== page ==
Game designer Marc André created the runaway hit game Splendor, which has since become one of the more successful games to cross over into the mainstream and has spawned a gorgeous app created by Days of Wonder. André’s second game, Barony, hasn’t quite captured the same following, but is another great example of his design style: a game with a short rulebook and quick setup that plays out in under an hour but takes advantage of scarcity to force a lot of tough decisions on players.
Barony is a boardgame with an actual board—how novel!—although it changes each time, as players build it by choosing tiles, each with three hexes on it, and placing them at random to lay out a board with nine tiles per player. Each player then starts the game by placing three of his/her cities on the board, each with one knight on it, a decision that gains no immediate reward but determines almost everything the player can do afterwards. Players then compete to place and move knights around the board, building villages, strongholds and more cities, gaining resources that allow the players to move up the points board. To win, a player must upgrade two villages to cities, and complete four swaps of resource tiles for a gain in title (think baron to marquis, marquis to earl, earl to viscount, viscount to duke), all of which adds up to 80 points, which triggers the end of the game.
The hexes on the board represent five terrain types, each with specific characteristics. Lakes are completely impassable to players, but are beneficial for setting up a line of defense. The other four terrain types are available for construction of villages or strongholds, with each yielding a resource tile of a different value: building on a farm hex is worth five points, on a plains hex is worth four, on a forest is worth three, and on a mountain hex is worth two. Once a player has amassed 15 points in resource tiles, s/he can trade them in to move up one nobility title on the points board, but if you don’t have exactly 15 points you don’t get change back.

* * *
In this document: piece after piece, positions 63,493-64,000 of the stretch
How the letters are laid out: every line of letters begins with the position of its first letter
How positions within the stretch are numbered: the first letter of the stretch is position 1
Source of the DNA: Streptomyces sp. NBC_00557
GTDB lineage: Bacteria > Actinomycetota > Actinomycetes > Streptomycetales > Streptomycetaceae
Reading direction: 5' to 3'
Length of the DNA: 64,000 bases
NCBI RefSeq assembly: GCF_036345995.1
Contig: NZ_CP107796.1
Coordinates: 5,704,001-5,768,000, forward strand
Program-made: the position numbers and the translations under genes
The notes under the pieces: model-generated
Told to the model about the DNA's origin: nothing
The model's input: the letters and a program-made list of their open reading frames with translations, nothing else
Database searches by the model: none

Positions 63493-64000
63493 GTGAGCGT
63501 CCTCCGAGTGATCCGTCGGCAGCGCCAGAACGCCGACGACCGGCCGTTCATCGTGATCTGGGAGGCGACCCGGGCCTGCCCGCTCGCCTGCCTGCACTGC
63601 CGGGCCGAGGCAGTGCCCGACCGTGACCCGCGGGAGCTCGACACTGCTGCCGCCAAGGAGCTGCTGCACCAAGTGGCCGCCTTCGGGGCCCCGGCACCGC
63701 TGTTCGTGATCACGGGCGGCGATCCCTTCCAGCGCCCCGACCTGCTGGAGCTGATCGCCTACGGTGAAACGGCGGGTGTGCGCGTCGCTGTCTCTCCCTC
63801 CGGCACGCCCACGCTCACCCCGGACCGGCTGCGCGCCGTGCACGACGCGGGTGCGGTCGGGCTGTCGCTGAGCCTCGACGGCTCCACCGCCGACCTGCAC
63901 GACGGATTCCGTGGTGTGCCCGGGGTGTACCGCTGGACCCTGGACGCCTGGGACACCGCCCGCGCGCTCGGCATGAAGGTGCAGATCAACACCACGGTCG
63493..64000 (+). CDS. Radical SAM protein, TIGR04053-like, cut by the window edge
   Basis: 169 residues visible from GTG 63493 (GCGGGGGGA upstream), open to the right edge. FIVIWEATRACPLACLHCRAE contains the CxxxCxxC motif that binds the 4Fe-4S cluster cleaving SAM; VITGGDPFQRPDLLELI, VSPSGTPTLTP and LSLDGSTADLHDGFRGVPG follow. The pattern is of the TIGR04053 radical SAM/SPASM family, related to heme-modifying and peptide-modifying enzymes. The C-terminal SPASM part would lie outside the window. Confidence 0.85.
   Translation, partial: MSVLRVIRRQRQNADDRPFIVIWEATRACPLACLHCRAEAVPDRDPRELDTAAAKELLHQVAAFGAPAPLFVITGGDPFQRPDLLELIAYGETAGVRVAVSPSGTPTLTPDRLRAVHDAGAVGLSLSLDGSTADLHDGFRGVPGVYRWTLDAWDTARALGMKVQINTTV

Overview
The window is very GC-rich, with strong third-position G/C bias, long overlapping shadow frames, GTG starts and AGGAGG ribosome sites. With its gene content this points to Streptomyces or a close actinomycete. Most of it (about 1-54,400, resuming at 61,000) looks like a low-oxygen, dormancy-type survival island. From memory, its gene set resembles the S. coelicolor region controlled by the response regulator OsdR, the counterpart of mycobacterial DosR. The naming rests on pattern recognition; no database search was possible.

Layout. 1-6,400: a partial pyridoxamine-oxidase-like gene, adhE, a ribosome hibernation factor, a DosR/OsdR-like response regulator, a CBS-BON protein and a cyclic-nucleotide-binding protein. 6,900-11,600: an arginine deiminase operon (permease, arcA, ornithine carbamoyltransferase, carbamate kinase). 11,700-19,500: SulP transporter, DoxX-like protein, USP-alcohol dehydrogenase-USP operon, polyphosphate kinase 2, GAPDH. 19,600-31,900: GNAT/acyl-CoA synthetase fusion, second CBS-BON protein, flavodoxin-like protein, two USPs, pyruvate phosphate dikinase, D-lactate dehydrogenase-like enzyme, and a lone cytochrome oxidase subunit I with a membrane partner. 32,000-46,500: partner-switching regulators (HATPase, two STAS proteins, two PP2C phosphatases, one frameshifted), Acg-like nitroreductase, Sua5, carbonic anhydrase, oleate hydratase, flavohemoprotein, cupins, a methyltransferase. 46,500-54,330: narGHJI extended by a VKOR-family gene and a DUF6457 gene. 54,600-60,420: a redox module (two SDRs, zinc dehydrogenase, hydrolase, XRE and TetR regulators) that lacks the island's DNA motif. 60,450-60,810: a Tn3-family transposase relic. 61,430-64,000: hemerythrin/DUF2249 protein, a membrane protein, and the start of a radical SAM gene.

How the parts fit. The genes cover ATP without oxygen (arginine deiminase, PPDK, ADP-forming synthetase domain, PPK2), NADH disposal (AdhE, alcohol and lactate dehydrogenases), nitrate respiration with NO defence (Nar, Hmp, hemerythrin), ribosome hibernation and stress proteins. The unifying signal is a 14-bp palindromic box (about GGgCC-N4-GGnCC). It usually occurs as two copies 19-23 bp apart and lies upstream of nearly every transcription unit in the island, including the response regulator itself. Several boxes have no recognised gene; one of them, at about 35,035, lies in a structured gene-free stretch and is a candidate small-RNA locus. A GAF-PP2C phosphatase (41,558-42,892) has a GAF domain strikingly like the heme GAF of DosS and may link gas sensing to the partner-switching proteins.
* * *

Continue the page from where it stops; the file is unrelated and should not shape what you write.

Forest hexes can take a village or stronghold, but can’t take a city (which is an upgrade from a village). Mountain hexes can only hold one knight at a time, while the other three land hex types can hold two knights, even of opposing colors. And cities can’t go on adjacent spaces, so a well-placed city blocks your opponent from coming too close with his own; since an opposing knight can’t enter a space with your city or stronghold on it, this also becomes an important part of building your defense.
Defense ends up critical in Barony because there aren’t really quite enough points to go around, unless players build on every hex space and never attack each other… which is a pipe-dream, since eventually one player will realize he can’t win without attacking. Two knights can take out an opposing village if the village doesn’t have another knight on the space; the attacker then gets to steal one resource token from the village’s (former) owner. Because the farm and plains hexes run out quickly, players near the end are left trying to build on all the mountain hexes at two points a pop, or the potentially quicker gain of knocking out someone else’s village for a bigger return and the chance to set an opposing player back.
You do have some methods of defense at your disposal. An opposing player can’t enter a hex with your city or stronghold on it, or a mountain hex with your knight on it, or a hex that has your village and your knight on it. If you set yourself up well enough early on, you can block off your villages from a late-game attack—or invite an opponent to launch an early offensive to stop you from doing this. The game reminds me just a little bit of chess: You’re making moves very early to try to set up a favorable endgame. Chess is substantially more complex, of course, but Barony combines that long-term thinking with the tension you get from a game where there just isn’t enough stuff to go around.
The game’s rules run just three pages, with lots of pictures, and are easy for a child as young as eight to understand; the only difficulty is remembering all of the things you aren’t allowed to do, like putting a city on a forest hex even though a village can go there. With two players, a game can run under a half an hour, with an hour or so typical for four players. With two players, the collisions on the board tend to come a lot later, so it doesn’t quite have the same tension as it does when the third player enters. It’s a solid game for two, and an excellent one for three or four, with high replay value because the board always changes and because one small move early in the game can change the way the endgame plays out.
Keith Law is a senior baseball writer for ESPN.com and an analyst on ESPN’s Baseball Tonight. You can read his baseball content at search.espn.go.com/keith-law and his personal blog the dish, covering games, literature, and more, at meadowparty.com/blog.